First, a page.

Ben Quilty

What does it take to inspire one of Australia's favourite artists?

Photo: Ben Quilty

There’s something unapologetic about the way Ben Quilty layers, smears and smudges paint onto his canvas. His subjects are varied, from his ‘wasted’ mates to his TJ torana, but every one of his paintings has the same confronting effect on the viewer.

With his appearance at this year’s Semi-Permanent conference fast approaching, we sat down with Ben to hear his inspirations, advice, and how much paint it actually takes to create his luscious works.

Your work has been described as depicting “flawed masculinity”. Why does this particular concept inspire you creatively? 
I grew up part of it. Successful rites of passage for young males in my society were non-existent. Creativity is driven by experience. My experience constantly informs my work

When you asked Margaret Olly to sit for what would be your 2011 Archibald Prize winning portrait, she said no. How did you change her mind, and why were you so determined to portray her?
Most humble, grounded people say no to sitting for me. It is against normal notions of modesty to sit still in front of an artist while they use paint to create an image. Margaret said no for the same reason. I wanted to make a work about her because she was my most important patron. She was a self-less and dedicated advocate of my art practice and I wanted to thank her for that, publicly.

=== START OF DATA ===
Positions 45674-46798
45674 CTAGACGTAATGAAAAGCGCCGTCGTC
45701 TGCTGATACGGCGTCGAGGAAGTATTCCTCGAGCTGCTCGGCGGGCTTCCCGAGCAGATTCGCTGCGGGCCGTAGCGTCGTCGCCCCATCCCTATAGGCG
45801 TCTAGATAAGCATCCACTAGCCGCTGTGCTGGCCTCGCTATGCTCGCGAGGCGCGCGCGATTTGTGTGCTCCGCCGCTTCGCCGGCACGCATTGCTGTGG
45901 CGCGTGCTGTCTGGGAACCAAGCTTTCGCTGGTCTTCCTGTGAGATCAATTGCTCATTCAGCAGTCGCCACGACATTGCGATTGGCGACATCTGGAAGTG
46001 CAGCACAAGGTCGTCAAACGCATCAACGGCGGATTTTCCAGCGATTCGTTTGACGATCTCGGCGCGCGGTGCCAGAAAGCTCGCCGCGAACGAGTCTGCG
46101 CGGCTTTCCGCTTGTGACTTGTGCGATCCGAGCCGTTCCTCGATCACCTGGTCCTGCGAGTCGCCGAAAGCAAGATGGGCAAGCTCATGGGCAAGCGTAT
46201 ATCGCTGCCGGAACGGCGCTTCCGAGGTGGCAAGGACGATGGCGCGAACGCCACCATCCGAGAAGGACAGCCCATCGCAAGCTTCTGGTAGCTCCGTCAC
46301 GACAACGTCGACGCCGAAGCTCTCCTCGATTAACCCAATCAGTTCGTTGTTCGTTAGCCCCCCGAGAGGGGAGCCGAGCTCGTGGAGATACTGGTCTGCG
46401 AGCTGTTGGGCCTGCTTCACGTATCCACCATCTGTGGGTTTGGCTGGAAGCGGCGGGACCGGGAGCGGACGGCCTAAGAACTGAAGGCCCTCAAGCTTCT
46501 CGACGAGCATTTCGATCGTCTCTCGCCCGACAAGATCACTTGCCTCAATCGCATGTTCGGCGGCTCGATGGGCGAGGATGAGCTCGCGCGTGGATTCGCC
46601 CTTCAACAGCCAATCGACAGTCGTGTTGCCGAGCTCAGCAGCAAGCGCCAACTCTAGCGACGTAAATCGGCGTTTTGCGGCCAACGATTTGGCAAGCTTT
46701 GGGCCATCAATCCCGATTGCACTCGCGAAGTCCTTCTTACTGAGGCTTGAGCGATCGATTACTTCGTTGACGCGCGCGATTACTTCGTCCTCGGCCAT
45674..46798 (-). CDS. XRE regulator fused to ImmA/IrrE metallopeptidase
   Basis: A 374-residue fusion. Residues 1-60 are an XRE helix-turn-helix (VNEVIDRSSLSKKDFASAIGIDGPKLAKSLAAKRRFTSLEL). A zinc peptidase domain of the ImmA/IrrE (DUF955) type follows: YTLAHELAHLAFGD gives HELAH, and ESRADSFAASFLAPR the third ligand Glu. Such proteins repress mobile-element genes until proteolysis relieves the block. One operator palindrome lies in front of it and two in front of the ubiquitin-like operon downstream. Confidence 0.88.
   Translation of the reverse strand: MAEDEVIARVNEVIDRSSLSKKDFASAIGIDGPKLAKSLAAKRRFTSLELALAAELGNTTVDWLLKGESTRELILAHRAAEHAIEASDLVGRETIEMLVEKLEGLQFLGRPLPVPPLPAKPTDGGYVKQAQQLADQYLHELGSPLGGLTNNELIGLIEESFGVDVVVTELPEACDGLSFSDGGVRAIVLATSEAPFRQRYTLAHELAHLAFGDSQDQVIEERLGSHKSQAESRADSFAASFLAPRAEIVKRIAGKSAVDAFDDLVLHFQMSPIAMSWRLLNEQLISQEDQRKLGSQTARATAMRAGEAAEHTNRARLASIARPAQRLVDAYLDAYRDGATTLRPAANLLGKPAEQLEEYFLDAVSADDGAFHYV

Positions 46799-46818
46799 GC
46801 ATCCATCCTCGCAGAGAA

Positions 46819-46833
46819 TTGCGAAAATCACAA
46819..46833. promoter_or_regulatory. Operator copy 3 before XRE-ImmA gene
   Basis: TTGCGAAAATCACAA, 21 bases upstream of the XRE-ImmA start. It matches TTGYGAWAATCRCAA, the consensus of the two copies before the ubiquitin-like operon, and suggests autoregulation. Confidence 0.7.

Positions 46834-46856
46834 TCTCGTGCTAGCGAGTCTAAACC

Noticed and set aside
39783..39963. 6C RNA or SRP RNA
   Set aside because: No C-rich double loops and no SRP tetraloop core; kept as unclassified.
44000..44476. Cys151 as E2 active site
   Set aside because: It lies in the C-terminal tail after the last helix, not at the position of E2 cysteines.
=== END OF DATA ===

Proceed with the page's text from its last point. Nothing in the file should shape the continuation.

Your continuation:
The following year you were appointed as an official war artist, which saw you spending time with Australian troops at the Tarin Kowt base in Afghanistan. How did this experience inform (and no doubt, change) your work?
My work has mostly explored notions of masculine identity and rituals, coming of age ceremonies and initiation ceremonies. War is the ultimate form of masculine initiation. I wanted to meet and work with the men who agreed to face the ultimate risk.

Self Portrait, oil on linen

In a general sense, what role can art play in difficult circumstances?
Creativity is the truest expression of the soul, so under pressure art can illustrate the strengths and fears and weakness of humanity

You’ll be giving insight into the journey fine artist in the commercial world at this year’s Semi-permanent conference. What’s your one piece of advice you’d give a budding artist?
Ignore everything around you, including your audience. If you are not concentrating on your own visual language you will never find it. The rest is all white noise.

And lastly, we’re curious. With your works so wonderfully textured with generous lashings of colour, how much paint do you go through on an average project?
I’m using a new paint from Paris, Marin Beaux Arts Oil. But it is hard to get and I am running out rapidly. I’m looking for new brands all the time lately. Each project demands something different from the mediums I use. I do use and waste alot of pigment. Sometimes that waste upsets me so I make an effort to really understand the products I use.

Troy Park, After Afghanistan.2012
Troy Park after Afghanistan, oil on linen

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